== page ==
compared with your domestic consumption; however, it is interesting
to note that for the same period four years later, the METRO figure
reached the 155,804,407 K.W.H. mark!
Montreal trolley coaches were always operated from the
St-Denis Division carhouse. However, a certain. number of vehicles
were assigned to the Mount Royal carbarn for a while, to ease an
acute storage problem at the first location, still filled to capa­
city with streetcars. At St-Denis, the original trolley coach
fleet of 1937 was stored in a section of the carbarn but, as the
fleet increased, the coaches were switched from one building to
A familiar scene for many years along Beaubien Street as no. 4037
picks up passengers along the line. The Montreal area readers
will certainly recognize a well-known showbusiness and TV comedian
among the boarding passenger! The date: April 1953. Photo
courtesy MUCTC transit commission Mr. J.G, Chamberlan.
another and finally left outside, parked in long lines in the stor­
age yard along St-Denis Street and going into the shops only for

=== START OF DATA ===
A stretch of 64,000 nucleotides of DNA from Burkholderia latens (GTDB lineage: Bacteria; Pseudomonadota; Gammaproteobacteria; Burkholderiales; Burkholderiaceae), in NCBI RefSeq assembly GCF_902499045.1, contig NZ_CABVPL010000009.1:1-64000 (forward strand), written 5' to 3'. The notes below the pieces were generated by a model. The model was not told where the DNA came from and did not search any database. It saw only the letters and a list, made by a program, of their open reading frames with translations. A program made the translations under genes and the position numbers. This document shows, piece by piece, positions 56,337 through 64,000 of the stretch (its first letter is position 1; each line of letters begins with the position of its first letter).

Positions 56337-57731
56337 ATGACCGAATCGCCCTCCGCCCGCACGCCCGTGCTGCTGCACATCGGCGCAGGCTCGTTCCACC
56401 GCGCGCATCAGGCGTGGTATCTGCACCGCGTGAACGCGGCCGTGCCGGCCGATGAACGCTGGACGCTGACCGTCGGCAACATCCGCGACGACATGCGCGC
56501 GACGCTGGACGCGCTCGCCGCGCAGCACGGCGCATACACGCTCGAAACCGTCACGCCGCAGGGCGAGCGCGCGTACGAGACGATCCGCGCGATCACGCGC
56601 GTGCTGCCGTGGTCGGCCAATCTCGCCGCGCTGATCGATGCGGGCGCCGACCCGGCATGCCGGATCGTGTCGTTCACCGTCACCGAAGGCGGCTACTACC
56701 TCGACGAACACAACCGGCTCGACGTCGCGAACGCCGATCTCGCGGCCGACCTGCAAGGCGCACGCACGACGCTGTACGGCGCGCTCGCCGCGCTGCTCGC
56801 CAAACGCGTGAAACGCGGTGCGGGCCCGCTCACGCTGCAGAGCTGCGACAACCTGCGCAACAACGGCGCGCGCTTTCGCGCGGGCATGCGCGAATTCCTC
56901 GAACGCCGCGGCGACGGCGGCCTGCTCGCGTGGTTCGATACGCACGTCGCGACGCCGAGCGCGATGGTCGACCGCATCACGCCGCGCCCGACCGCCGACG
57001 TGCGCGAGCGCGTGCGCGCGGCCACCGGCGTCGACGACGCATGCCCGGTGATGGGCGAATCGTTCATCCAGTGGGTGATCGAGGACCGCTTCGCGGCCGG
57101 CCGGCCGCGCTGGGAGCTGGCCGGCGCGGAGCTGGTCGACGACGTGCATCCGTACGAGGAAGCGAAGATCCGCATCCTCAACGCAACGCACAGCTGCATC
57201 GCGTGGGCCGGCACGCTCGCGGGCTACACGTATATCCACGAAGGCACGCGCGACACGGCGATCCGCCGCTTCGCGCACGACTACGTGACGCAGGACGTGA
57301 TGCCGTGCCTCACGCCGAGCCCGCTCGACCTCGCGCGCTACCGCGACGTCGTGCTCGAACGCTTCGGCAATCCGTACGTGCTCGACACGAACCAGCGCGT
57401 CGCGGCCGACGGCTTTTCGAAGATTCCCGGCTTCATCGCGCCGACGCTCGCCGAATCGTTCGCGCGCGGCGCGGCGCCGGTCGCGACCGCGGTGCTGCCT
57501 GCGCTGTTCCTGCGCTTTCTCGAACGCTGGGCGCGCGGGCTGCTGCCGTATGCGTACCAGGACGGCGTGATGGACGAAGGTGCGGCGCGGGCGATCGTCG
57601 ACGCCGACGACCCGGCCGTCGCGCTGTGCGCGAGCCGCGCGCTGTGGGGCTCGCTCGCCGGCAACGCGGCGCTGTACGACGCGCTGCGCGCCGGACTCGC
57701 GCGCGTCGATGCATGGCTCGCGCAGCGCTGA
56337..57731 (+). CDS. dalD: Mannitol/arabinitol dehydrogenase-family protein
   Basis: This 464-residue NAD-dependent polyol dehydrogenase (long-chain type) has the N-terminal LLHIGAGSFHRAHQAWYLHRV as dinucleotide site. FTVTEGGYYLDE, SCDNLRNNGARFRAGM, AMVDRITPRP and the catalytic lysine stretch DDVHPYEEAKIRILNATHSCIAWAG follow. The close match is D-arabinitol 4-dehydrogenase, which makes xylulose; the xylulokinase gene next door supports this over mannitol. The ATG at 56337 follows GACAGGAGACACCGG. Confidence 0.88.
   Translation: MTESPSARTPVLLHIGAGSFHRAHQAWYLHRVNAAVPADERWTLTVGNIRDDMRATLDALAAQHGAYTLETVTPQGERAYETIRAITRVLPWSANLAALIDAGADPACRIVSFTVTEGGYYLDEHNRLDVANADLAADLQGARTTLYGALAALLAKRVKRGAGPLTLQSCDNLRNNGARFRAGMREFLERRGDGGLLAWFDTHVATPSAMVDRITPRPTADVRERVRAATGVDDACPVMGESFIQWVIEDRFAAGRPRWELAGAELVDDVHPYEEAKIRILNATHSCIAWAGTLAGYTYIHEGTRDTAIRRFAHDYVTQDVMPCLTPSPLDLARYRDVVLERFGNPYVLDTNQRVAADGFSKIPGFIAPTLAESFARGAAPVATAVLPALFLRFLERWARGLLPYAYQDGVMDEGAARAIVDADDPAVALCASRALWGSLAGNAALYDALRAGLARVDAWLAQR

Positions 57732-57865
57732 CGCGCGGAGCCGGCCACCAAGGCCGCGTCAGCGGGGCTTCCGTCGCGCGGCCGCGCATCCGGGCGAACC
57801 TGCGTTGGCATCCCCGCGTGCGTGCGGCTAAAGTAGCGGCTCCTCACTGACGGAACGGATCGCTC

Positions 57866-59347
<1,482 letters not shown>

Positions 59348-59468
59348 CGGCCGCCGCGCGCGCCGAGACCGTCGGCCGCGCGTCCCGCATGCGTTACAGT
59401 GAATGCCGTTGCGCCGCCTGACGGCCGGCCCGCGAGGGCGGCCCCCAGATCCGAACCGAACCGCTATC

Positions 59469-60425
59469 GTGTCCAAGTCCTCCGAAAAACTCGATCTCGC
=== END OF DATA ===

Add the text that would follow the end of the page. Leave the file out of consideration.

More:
routine checks and maintenance. Minor repairs were performed at
the division shop, but the coaches had to be taken to the Youville
Car Shops for major repairs, overhauls, and painting. No doub1e­
wire overhead existed between St-Denis and Youville Depots, or
within the latter complex and all movements of vehicles required
the help of a tow-truck.
The trolley coaches were originally painted an attrac­
tive pale yellow with olive-green trim. After a few experiments,
it was decided to finish them in the colors of the one-man street­
cars: cream with red trim. In the final years of operation, a
modified paint scheme, consisting of an all silver-grey color
above the belt-line, was applied to some units, but others re­
tained their elaborate red trim to the end.
A meet between two Canadian Car transit vehicles as streetcar no. 1942 (a
graduate of 1926) and trolley coach no. 4013 (1947 vintage)~
are travelling on Craig Street at the foot of Serri. The snowy ~